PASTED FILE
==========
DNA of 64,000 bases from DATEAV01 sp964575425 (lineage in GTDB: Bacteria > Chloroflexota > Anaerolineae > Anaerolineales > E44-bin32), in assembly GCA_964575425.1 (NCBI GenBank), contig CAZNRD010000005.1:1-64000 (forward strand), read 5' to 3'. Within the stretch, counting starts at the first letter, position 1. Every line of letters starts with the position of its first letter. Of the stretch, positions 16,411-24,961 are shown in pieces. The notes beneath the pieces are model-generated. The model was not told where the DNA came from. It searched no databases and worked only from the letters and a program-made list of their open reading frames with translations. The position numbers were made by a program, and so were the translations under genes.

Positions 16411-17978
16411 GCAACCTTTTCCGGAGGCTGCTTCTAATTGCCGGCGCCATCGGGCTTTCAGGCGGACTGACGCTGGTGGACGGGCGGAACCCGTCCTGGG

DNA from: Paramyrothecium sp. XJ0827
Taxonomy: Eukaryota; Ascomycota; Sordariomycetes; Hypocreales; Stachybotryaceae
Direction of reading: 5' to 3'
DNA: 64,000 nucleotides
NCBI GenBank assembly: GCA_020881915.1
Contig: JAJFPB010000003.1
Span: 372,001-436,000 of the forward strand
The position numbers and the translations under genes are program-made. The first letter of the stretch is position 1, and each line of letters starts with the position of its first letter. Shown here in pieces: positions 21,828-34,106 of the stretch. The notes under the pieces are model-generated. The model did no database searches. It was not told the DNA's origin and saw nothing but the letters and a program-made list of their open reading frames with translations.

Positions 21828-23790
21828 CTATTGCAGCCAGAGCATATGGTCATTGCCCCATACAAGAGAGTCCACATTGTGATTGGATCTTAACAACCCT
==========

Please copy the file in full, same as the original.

DNA of 64,000 bases from DATEAV01 sp964575425 (lineage in GTDB: Bacteria > Chloroflexota > Anaerolineae > Anaerolineales > E44-bin32), in assembly GCA_964575425.1 (NCBI GenBank), contig CAZNRD010000005.1:1-64000 (forward strand), read 5' to 3'. Within the stretch, counting starts at the first letter, position 1. Every line of letters starts with the position of its first letter. Of the stretch, positions 16,411-24,961 are shown in pieces. The notes beneath the pieces are model-generated. The model was not told where the DNA came from. It searched no databases and worked only from the letters and a program-made list of their open reading frames with translations. The position numbers were made by a program, and so were the translations under genes.

Positions 16411-17978
16411 GCAACCTTTTCCGGAGGCTGCTTCTAATTGCCGGCGCCATCGGGCTTTCAGGCGGACTGACGCTGGTGGACGGGCGGAACCCGTCCTGGG

DNA from: Paramyrothecium sp. XJ0827
Taxonomy: Eukaryota; Ascomycota; Sordariomycetes; Hypocreales; Stachybotryaceae
Direction of reading: 5' to 3'
DNA: 64,000 nucleotides
NCBI GenBank assembly: GCA_020881915.1
Contig: JAJFPB010000003.1
Span: 372,001-436,000 of the forward strand
The position numbers and the translations under genes are program-made. The first letter of the stretch is position 1, and each line of letters starts with the position of its first letter. Shown here in pieces: positions 21,828-34,106 of the stretch. The notes under the pieces are model-generated. The model did no database searches. It was not told the DNA's origin and saw nothing but the letters and a program-made list of their open reading frames with translations.

Positions 21828-23790
21828 CTATTGCAGCCAGAGCATATGGTCATTGCCCCATACAAGAGAGTCCACATTGTGATTGGATCTTAACAACCCT